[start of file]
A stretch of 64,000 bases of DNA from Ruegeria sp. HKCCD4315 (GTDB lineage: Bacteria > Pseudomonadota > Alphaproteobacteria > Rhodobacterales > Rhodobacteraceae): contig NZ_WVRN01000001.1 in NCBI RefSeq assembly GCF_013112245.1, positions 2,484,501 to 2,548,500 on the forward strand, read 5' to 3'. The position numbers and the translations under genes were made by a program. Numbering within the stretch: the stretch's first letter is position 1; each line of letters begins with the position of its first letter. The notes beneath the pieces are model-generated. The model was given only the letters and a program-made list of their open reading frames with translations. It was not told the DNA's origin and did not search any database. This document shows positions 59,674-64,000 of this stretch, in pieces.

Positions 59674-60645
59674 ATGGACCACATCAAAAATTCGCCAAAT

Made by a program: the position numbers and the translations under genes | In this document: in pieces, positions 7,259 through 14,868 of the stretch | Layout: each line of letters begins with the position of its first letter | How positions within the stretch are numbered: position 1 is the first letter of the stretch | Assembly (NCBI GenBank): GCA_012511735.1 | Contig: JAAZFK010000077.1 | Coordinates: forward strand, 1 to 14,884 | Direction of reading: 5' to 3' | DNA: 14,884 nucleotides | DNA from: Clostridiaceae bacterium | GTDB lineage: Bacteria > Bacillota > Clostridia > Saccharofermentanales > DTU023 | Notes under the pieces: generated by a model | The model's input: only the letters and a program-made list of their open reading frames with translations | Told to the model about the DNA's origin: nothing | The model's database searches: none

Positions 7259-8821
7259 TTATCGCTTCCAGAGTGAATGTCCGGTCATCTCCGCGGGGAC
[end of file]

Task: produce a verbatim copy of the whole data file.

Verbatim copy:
A stretch of 64,000 bases of DNA from Ruegeria sp. HKCCD4315 (GTDB lineage: Bacteria > Pseudomonadota > Alphaproteobacteria > Rhodobacterales > Rhodobacteraceae): contig NZ_WVRN01000001.1 in NCBI RefSeq assembly GCF_013112245.1, positions 2,484,501 to 2,548,500 on the forward strand, read 5' to 3'. The position numbers and the translations under genes were made by a program. Numbering within the stretch: the stretch's first letter is position 1; each line of letters begins with the position of its first letter. The notes beneath the pieces are model-generated. The model was given only the letters and a program-made list of their open reading frames with translations. It was not told the DNA's origin and did not search any database. This document shows positions 59,674-64,000 of this stretch, in pieces.

Positions 59674-60645
59674 ATGGACCACATCAAAAATTCGCCAAAT

Made by a program: the position numbers and the translations under genes | In this document: in pieces, positions 7,259 through 14,868 of the stretch | Layout: each line of letters begins with the position of its first letter | How positions within the stretch are numbered: position 1 is the first letter of the stretch | Assembly (NCBI GenBank): GCA_012511735.1 | Contig: JAAZFK010000077.1 | Coordinates: forward strand, 1 to 14,884 | Direction of reading: 5' to 3' | DNA: 14,884 nucleotides | DNA from: Clostridiaceae bacterium | GTDB lineage: Bacteria > Bacillota > Clostridia > Saccharofermentanales > DTU023 | Notes under the pieces: generated by a model | The model's input: only the letters and a program-made list of their open reading frames with translations | Told to the model about the DNA's origin: nothing | The model's database searches: none

Positions 7259-8821
7259 TTATCGCTTCCAGAGTGAATGTCCGGTCATCTCCGCGGGGAC